This motorcycle trip symbolizes an inner trip, a self examination, or as the book’s title calls it, an inquiry. Leaving Minnesota for the flat plains of the Dakotas is a natural evolution toward a higher plane of concentration. More symbolism. The straight linear highways of the Dakotas are not an accident, this is a tool contrived by the author which allow the next stage of this personal Chautauqua to commence. It’s as if the narrator is addicted to the state of absolute concentration. A state of existence which alienates him from his environment. And a couple of tales from his spiritual evolution
help him show us a road map to his present state of being. And he seeks to draw others in, including Sylvia who he tries to dissuade from making the trip by airplane. For the road offers so much!
I hope later she will see and feel a thing about these prairies I have given up talking to others about; a thing that exists here because everything else does not and can be noticed because other things are absent. She seems so depressed sometimes by the monotony and boredom of her city life, I thought maybe in this endless grass and wind she would see a thing that sometimes comes when monotony and boredom are accepted. It’s here, but I have no names for it.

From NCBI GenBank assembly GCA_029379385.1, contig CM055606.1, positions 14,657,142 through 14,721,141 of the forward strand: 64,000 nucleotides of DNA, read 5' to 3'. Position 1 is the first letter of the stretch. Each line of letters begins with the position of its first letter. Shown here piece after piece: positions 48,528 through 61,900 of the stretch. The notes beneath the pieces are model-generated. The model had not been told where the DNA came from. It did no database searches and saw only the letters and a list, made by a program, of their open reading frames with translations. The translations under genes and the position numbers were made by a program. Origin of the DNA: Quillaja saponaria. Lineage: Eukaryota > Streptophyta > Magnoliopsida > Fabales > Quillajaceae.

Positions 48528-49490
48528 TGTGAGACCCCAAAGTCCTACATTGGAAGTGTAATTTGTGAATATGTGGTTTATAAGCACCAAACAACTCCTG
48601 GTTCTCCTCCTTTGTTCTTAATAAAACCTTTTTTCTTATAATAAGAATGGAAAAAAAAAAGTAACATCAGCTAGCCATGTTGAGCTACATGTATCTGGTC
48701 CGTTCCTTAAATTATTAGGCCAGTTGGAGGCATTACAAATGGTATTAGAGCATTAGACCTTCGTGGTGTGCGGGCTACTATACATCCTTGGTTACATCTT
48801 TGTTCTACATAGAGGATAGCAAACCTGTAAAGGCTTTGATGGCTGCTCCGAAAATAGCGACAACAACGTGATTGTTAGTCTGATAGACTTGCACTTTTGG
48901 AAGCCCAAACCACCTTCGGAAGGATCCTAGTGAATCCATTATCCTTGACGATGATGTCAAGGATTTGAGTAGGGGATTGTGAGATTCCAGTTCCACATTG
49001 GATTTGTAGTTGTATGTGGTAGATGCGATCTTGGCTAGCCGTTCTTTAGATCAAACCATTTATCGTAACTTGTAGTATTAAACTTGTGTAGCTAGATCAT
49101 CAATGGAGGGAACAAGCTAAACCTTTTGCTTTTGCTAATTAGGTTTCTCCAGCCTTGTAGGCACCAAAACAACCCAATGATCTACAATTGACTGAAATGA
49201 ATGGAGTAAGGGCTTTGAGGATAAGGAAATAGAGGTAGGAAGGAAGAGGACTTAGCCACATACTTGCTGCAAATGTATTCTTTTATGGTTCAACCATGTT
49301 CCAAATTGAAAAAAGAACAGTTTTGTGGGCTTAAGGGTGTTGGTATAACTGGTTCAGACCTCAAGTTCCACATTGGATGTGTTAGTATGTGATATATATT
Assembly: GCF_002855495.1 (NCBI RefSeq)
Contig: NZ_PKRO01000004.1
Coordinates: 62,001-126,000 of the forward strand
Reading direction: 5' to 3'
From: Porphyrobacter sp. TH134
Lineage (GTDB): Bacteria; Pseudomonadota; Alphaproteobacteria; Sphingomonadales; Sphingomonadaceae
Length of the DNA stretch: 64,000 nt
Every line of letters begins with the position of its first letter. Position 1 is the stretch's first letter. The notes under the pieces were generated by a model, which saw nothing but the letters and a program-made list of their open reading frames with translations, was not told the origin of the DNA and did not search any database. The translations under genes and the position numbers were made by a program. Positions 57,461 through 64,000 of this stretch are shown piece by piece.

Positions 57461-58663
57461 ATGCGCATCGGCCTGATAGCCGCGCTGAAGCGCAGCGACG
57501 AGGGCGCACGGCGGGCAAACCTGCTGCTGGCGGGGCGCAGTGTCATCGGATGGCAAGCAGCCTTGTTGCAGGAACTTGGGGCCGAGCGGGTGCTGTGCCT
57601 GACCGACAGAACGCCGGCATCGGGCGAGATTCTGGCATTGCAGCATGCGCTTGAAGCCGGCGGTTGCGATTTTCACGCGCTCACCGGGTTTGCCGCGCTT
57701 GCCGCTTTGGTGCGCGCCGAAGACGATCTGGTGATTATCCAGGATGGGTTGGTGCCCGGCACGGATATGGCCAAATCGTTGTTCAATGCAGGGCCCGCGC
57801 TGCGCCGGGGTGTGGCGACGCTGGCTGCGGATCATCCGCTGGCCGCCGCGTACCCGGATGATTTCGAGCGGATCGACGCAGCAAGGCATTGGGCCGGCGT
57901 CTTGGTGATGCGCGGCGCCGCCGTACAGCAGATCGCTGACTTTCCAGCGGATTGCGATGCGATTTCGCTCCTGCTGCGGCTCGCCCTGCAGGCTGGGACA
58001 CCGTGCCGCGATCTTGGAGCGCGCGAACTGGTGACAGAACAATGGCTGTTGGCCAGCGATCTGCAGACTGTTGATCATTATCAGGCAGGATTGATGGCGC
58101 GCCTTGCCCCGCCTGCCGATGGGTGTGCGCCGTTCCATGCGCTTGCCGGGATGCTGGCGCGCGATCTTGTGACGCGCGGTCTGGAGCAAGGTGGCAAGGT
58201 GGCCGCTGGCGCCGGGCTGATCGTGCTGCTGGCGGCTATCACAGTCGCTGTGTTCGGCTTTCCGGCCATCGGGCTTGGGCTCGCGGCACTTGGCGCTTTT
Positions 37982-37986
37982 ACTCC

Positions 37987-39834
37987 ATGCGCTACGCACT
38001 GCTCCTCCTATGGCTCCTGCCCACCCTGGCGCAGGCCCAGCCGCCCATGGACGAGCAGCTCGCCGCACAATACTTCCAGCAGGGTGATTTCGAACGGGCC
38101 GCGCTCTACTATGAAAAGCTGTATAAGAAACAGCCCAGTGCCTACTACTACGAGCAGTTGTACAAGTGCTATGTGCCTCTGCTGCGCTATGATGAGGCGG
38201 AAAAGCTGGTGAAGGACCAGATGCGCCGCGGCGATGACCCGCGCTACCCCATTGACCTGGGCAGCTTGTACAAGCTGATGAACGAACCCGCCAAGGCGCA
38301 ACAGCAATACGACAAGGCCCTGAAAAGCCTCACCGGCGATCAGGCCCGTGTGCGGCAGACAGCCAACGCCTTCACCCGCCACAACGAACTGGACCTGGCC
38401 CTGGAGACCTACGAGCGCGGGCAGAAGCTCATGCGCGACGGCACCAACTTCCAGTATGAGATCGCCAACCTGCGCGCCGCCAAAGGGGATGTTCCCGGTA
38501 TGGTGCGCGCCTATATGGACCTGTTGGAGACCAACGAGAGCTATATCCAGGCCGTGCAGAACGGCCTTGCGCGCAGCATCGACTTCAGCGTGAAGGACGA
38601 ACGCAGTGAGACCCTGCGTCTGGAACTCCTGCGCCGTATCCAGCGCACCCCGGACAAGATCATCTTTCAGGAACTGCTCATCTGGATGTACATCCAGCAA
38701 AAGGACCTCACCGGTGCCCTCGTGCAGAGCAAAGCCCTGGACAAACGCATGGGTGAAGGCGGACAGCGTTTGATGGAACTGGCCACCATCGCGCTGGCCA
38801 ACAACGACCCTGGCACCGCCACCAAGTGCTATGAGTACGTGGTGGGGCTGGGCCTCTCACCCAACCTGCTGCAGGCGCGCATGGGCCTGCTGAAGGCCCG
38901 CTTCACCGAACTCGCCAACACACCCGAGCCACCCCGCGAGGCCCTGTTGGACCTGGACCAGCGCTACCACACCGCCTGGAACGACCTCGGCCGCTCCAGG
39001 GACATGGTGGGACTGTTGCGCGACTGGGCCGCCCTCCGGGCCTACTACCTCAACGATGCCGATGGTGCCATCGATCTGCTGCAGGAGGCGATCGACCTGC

Discovery through absence and loss of distraction of the conscious ego.
The first was the rainy road trip with his son. He has absolutely no awareness of how to read the weather back then. He had no awareness of how to diagnose his bike’s problem either. Awareness. That is key. Knowledge is fine, but awareness is the fuel that puts the knowledge to work. Fortunately he has advanced in the time since these stories, he now has a rounded and global perspective. He is trained, self-trained. Elevated. The juxtaposition has been made clear in the first 2 chapters. The 1st chapter introduced his mastery of motorcycle maintenance; the 2nd chapter introduces his mastery of the weather. Essentially, his mastery of the road trip. Of life’s journey. Which is he will now express as his Chautauqua. When overlaid against his past, a revealing glimpse into his helpless past. And now, wallowing in that history, he turns helpless again. Fails to warn of the storms and fails to turn off the correct exit.